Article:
“The military was a very good experience for me. Going into the service as a high school dropout to where I am now, and be a guy with a Master’s Degree in Public Administration is because of the military. Because of the things the military allowed me to do, taught me to do, and made it possible for me to do.”

Close to retiring from the military as a 0-4 Major, Roger continued to move forward by attending the University of South Dakota. Following the advice of an economics professor, he chose to pursue a degree in Public Administration.

In 1975 he began working on his appraisal license, and in 1977 became an Independent-Fee Appraiser.

“It was at that time, in 1977,” Roger acknowledges, “that I retired from the military after 21 years of service and started my business right here in Yankton as one of the very first Independent-Fee appraisers in the area.”

As Roger tells me of this milestone in his life, Kathy Quinlivan, an apprentice working towards a license in appraising under the tutelage of Roger, smiles, happy I am sure, that Roger chose the path of becoming a licensed Appraiser. However, according to Roger, he was not always just a licensed Appraiser.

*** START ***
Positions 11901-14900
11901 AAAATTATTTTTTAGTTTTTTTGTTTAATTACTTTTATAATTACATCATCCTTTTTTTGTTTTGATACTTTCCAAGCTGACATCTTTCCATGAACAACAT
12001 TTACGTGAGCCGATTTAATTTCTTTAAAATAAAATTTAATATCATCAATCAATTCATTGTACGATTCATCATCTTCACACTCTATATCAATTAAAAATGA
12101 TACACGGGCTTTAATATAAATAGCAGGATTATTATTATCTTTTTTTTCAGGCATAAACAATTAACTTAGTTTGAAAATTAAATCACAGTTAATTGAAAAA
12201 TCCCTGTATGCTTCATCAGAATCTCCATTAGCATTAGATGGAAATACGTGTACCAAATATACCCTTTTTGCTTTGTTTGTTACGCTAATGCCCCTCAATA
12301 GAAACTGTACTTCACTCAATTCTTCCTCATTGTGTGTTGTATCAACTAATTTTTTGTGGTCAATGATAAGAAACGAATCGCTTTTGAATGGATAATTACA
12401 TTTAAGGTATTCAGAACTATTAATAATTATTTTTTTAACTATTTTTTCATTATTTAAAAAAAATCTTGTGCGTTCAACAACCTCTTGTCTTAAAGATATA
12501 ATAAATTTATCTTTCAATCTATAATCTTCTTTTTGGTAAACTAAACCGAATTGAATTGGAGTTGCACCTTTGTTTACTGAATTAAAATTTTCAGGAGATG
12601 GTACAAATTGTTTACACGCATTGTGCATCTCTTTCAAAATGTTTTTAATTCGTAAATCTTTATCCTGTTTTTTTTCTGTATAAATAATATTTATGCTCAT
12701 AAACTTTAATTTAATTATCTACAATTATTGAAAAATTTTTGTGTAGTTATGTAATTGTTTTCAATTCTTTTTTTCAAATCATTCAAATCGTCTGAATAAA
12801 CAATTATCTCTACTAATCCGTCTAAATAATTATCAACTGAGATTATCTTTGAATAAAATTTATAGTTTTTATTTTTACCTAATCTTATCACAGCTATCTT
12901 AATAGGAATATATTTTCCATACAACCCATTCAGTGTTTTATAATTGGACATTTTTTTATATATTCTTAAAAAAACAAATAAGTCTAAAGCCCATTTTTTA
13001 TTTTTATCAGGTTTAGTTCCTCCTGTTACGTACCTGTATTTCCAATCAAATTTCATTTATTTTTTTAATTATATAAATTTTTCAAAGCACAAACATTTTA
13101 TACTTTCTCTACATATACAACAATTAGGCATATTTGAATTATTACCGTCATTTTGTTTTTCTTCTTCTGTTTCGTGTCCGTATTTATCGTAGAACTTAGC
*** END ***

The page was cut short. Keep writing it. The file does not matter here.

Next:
In the late 80’s interest rates skyrocketed, and it was during this time that Roger contracted with the State of South Dakota to develop certification standards for drug and alcohol counselors.

“I had my appraisal business and I also was the Executive Director of the South Dakota Chemical Dependency Counselors Certification Board.”

“Drug and alcohol counselor certification back then was not a common thing and we developed the certification standards which is now in effect here. It has been changed over the years somewhat, but South Dakota was the fourth state to have a national reciprocity.”

Being the Executive Director for the state’s certification board opened a new avenue for Roger and it was at that point he decided to sell his business to his co-worker, Beverly Gehm, and move to Missouri to occupy the role of Deputy Director for the Division of Drug and Alcohol Abuse.

It was in Missouri that Roger became the Chief Commercial Appraiser for the State of Missouri and then went to Oklahoma eighteen months later to develop certification standards for counselors in Oklahoma.